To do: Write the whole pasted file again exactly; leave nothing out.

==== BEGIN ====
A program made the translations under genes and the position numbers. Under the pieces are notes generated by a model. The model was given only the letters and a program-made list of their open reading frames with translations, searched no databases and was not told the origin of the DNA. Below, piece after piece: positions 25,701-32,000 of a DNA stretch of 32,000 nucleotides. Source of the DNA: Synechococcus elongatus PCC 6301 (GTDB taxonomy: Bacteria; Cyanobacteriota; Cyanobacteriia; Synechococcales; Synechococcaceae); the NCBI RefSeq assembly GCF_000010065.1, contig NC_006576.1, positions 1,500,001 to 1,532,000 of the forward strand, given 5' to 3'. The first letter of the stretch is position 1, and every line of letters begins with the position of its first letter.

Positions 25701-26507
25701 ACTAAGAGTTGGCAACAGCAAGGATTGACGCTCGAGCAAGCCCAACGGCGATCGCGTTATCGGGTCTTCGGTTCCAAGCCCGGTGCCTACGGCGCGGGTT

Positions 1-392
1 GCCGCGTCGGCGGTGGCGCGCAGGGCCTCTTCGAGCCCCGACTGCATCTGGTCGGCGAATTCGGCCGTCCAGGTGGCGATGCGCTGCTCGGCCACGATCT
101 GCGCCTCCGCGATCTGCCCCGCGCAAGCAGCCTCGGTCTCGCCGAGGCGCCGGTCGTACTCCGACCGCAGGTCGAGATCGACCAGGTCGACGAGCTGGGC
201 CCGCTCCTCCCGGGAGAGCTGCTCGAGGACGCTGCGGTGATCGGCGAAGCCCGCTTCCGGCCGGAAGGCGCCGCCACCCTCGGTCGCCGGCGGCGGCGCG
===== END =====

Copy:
A program made the translations under genes and the position numbers. Under the pieces are notes generated by a model. The model was given only the letters and a program-made list of their open reading frames with translations, searched no databases and was not told the origin of the DNA. Below, piece after piece: positions 25,701-32,000 of a DNA stretch of 32,000 nucleotides. Source of the DNA: Synechococcus elongatus PCC 6301 (GTDB taxonomy: Bacteria; Cyanobacteriota; Cyanobacteriia; Synechococcales; Synechococcaceae); the NCBI RefSeq assembly GCF_000010065.1, contig NC_006576.1, positions 1,500,001 to 1,532,000 of the forward strand, given 5' to 3'. The first letter of the stretch is position 1, and every line of letters begins with the position of its first letter.

Positions 25701-26507
25701 ACTAAGAGTTGGCAACAGCAAGGATTGACGCTCGAGCAAGCCCAACGGCGATCGCGTTATCGGGTCTTCGGTTCCAAGCCCGGTGCCTACGGCGCGGGTT

Positions 1-392
1 GCCGCGTCGGCGGTGGCGCGCAGGGCCTCTTCGAGCCCCGACTGCATCTGGTCGGCGAATTCGGCCGTCCAGGTGGCGATGCGCTGCTCGGCCACGATCT
101 GCGCCTCCGCGATCTGCCCCGCGCAAGCAGCCTCGGTCTCGCCGAGGCGCCGGTCGTACTCCGACCGCAGGTCGAGATCGACCAGGTCGACGAGCTGGGC
201 CCGCTCCTCCCGGGAGAGCTGCTCGAGGACGCTGCGGTGATCGGCGAAGCCCGCTTCCGGCCGGAAGGCGCCGCCACCCTCGGTCGCCGGCGGCGGCGCG